The Impact of Increased Maternal sFlt-1/PlGF Ratio on Motor Outcome of Preterm Infants

Background: The sFlt-1 (soluble fms-like tyrosine kinase-1)/PlGF (placental growth factor) ratio serves as a clinical biomarker to predict the hypertensive, placenta-derived pregnancy disorder pre-eclampsia which is often associated with placental dysfunction and fetal growth restriction. Additionally elevated levels also indicate an increased risk for prematurity. However, its predictive value for subsequent neonatal neurological outcome has not been studied.

Objective: This study aimed to evaluate the correlation of maternal sFlt-1/PlGF ratio with early motor outcome of preterm infants. Design/Methods: 88 preterm infants (gestational age ≤ 34 + 0) born between February 2017 and August 2020 at the Department of Obstetrics and Gynecology, University Hospital Essen in Germany, were included, when the following variables were available: maternal sFlt-1/PlGF levels at parturition and general movement assessment of the infant at the corrected age of 3 to 5 months. The infants were stratified into high and low ratio groups according to maternal sFlt-1/PlGF cut-off values of 85. To investigate the early motor repertoire and quality of spontaneous movements of the infant, the Motor Optimality Score (MOS-R) based on antigravity movements and posture patterns, was applied. In the given age, special attention was paid to the presence of fidgety movements. Linear regressions were run to test differences in infants motor repertoire according to the maternal sFlt-1/PIGF ratio.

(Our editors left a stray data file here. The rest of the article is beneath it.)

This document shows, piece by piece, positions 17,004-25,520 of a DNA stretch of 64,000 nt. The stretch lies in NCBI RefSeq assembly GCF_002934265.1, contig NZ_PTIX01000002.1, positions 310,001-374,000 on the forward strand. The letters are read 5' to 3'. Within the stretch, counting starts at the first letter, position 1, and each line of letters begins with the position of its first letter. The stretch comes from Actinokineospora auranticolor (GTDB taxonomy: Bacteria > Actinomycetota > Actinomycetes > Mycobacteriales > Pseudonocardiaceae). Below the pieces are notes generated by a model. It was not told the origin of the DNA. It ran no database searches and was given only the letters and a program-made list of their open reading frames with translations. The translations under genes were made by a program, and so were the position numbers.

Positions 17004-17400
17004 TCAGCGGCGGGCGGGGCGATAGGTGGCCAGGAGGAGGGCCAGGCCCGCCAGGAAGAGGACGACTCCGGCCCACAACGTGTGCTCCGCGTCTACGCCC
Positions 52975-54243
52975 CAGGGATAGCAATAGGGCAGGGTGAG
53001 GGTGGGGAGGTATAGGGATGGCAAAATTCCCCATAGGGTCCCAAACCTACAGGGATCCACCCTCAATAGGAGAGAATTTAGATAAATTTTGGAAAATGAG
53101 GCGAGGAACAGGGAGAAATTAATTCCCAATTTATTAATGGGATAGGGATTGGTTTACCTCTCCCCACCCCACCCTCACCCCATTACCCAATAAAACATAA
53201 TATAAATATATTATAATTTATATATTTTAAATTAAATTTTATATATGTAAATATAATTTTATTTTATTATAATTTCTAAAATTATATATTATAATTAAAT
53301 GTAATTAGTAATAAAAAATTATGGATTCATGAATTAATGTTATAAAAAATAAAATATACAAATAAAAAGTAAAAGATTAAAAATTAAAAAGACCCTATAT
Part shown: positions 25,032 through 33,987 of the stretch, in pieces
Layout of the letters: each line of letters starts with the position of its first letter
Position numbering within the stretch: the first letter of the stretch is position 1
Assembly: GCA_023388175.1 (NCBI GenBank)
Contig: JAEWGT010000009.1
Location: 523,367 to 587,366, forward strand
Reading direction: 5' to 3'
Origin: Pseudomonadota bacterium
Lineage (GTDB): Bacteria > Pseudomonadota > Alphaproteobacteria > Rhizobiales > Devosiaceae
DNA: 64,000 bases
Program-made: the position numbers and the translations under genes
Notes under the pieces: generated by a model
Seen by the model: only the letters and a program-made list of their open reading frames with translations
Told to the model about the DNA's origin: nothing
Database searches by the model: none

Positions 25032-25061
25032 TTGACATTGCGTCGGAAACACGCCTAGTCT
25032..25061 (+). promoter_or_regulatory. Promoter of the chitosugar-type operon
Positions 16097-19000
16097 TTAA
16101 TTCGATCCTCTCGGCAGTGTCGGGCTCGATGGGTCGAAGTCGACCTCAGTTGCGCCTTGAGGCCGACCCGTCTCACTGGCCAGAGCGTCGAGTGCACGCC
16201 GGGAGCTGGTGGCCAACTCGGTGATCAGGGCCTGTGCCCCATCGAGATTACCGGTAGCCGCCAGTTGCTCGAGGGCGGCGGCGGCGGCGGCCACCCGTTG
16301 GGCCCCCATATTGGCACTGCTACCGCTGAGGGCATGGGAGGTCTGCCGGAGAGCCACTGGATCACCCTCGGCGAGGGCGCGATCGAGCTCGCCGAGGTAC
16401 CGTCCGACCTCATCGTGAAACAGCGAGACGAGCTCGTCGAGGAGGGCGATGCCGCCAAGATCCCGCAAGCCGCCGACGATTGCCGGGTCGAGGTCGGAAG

Results: Linear regression analysis showed that the sFlt-1/PlGF ratio does not predict the MOS-R score (β=≤0.001; p=0.282). However, children with birth weight below the 10th percentile scored significantly lower (mean 20.7 vs 22.7; p=0.035). These children were 91% in the group with an increased ratio, which in turn is a known predictor of low birth weight (β= -0.315; p <0.001). In the group with a high sFlt-1/PLGF ratio above 85 the mothers of female infants had a lower average sFlt-1/PlGF ratio compared to a male infant (median: 438 in female vs. 603 in male infant, p=0.145).

Conclusions: In our cohort, especially low birth weight, which correlated with an elevated sFlt-1/PlGF ratio, had a negative effect on the outcome in the MOS-R. A direct correlation between an increased ratio and a worse motor outcome was not demonstrated.


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